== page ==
Online credit card processingIf you’re contemplating starting an online business, you’re not alone. Thanks to low startup costs compared to a traditional brick-and-mortar business, their popularity has exploded over the past several years. In order to maximize sales and attract the most customers possible, you’ll need to accept credit and debit card payments.

Enabling online payments for your web business is probably both simpler and less expensive than you think. Following is everything you need to know before setting up online credit card processing for your business.

Option 1: Use a PPC, and let them do all the work for you (at a price)

Because it’s the easiest and quickest way, using a payment processing company (PPC) is an especially good choice for new and/or small businesses. Establishing a new internet merchant account when you’re a brand-new company with no history isn’t always easy. Besides, you may not want to spend the money on building your own online payment system at this point, even if you happen to have the money to spend.

The PPC is a full-service online payment provider. In actuality, the PPC is taking credit card payments on your behalf. In other words, the customer really pays the PPC instead of you (although they won’t normally realize that), and then the PPC transfers the funds to you. That’s why there’s no need for your own internet merchant account or payment service provider: the PPC has its own.

Another advantage is that all the card transaction data is stored by the PPC on its own servers and processed through its own gateway. Consequently, the PPC is responsible for PCI compliance and protecting cardholder information, not you. That means your customer is forwarded to the PPC’s site when they are ready to check out; sometimes this is more obvious to the customer than at others.

The main downside of PPCs is their cost, which you probably figured—someone making something fast and easy for you is usually priced at a premium. Exactly what that cost is will vary from provider to provider, as will pricing structures. PayPal’s version—a flat fee plus a percentage of each transaction—is common; others will charge a fixed percentage of total sales. Because some online businesses carry more risk than others, you may find that a PPC prices its services based on exactly what sort of product or service is being sold. In fact, some PPCs will only process payments for certain kinds of businesses, such as those that sell actual physical products.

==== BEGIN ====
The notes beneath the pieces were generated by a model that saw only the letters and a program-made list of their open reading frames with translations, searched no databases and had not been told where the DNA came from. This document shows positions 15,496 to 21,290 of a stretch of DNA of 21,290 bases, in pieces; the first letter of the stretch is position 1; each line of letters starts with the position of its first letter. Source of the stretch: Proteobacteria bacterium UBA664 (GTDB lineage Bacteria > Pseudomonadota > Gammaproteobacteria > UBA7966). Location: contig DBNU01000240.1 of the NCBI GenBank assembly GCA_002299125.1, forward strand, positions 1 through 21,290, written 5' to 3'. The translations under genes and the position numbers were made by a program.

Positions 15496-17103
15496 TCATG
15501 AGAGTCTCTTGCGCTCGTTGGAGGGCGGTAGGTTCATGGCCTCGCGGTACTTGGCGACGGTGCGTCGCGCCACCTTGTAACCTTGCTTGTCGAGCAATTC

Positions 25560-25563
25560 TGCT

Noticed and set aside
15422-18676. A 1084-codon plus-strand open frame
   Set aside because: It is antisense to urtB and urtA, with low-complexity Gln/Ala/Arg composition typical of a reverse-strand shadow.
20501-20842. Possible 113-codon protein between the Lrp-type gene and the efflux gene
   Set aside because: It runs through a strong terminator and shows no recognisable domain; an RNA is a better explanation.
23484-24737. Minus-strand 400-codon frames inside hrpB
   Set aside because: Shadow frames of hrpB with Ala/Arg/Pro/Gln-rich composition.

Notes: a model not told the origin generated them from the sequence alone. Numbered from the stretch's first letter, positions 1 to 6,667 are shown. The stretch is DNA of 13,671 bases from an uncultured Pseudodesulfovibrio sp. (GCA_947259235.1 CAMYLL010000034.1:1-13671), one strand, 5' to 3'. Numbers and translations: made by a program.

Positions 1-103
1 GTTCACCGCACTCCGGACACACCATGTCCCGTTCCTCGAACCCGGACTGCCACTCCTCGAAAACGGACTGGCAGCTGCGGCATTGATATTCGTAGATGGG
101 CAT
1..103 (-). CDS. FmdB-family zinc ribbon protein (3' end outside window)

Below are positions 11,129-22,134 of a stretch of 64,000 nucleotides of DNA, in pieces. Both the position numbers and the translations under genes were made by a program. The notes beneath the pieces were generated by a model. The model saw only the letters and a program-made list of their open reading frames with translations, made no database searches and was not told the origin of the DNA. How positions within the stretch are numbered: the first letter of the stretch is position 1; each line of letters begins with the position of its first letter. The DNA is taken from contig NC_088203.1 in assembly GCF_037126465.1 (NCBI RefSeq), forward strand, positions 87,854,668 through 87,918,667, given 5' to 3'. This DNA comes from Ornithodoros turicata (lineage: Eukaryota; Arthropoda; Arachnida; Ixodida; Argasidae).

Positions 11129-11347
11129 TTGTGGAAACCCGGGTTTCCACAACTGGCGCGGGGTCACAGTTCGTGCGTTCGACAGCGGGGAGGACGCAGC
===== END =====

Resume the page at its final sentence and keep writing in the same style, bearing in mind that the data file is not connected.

Receiving funds from a PPC arrangement may take longer, which in the worst case can be up to 60 days (though waiting that long is unusual). The larger PPCs, like PayPal and Google Checkout, pay just as fast as a typical merchant processor. You can normally choose your settlement method, but the most popular by far is an ACH transfer directly into a bank account, just as with a regular processor.

Option 2: Use a PSP, and do a lot of leg work to set up your system yourself

If you decide to handle online card processing on your own, there are two important necessities.

First, you must have an internet merchant account. Even if you already have a standard merchant account, it will not work for your web business. Online sales are a type of “card not present” transaction, which already carries a higher risk of fraud, and business transacted over the web has even more risks. For that reason, any payment originating online may only be processed with an internet merchant account. (Read the fine print of a conventional merchant account’s terms and conditions, and you’ll see that using that account for online payments is prohibited.)

The second piece is a payment service provider (PSP). Also known as “payment gateways”, PSPs provide the terminal software that collects and processes card data—really just a virtual counterpart to a hardware terminal. As an extra, many PSPs also provide shopping cart systems for client websites. Another available add-on is payment page hosting. Not surprisingly, payment pages must meet strict security standards, so while they can certainly sit alongside the rest of your site on your server, having your PSP host them instead is a good idea. Some PSPs will provide both the payment gateway and the internet merchant account.


Setting up an online business is not quite as easy as some of the ads you may have seen suggest, but it’s not a nightmare of complexity, either. Starting with a full-service payment processing company and then moving to a payment service provider and your own internet merchant account once your business grows is a sensible and effective approach.

AvatarPete Real

Pete Real is the Vice President of Design for Direct Pay Systems. Direct Pay Systems is a software company that provides customized solutions for Intuit payment processing and e-commerce merchant services across all platforms, including online, retail, and mobile.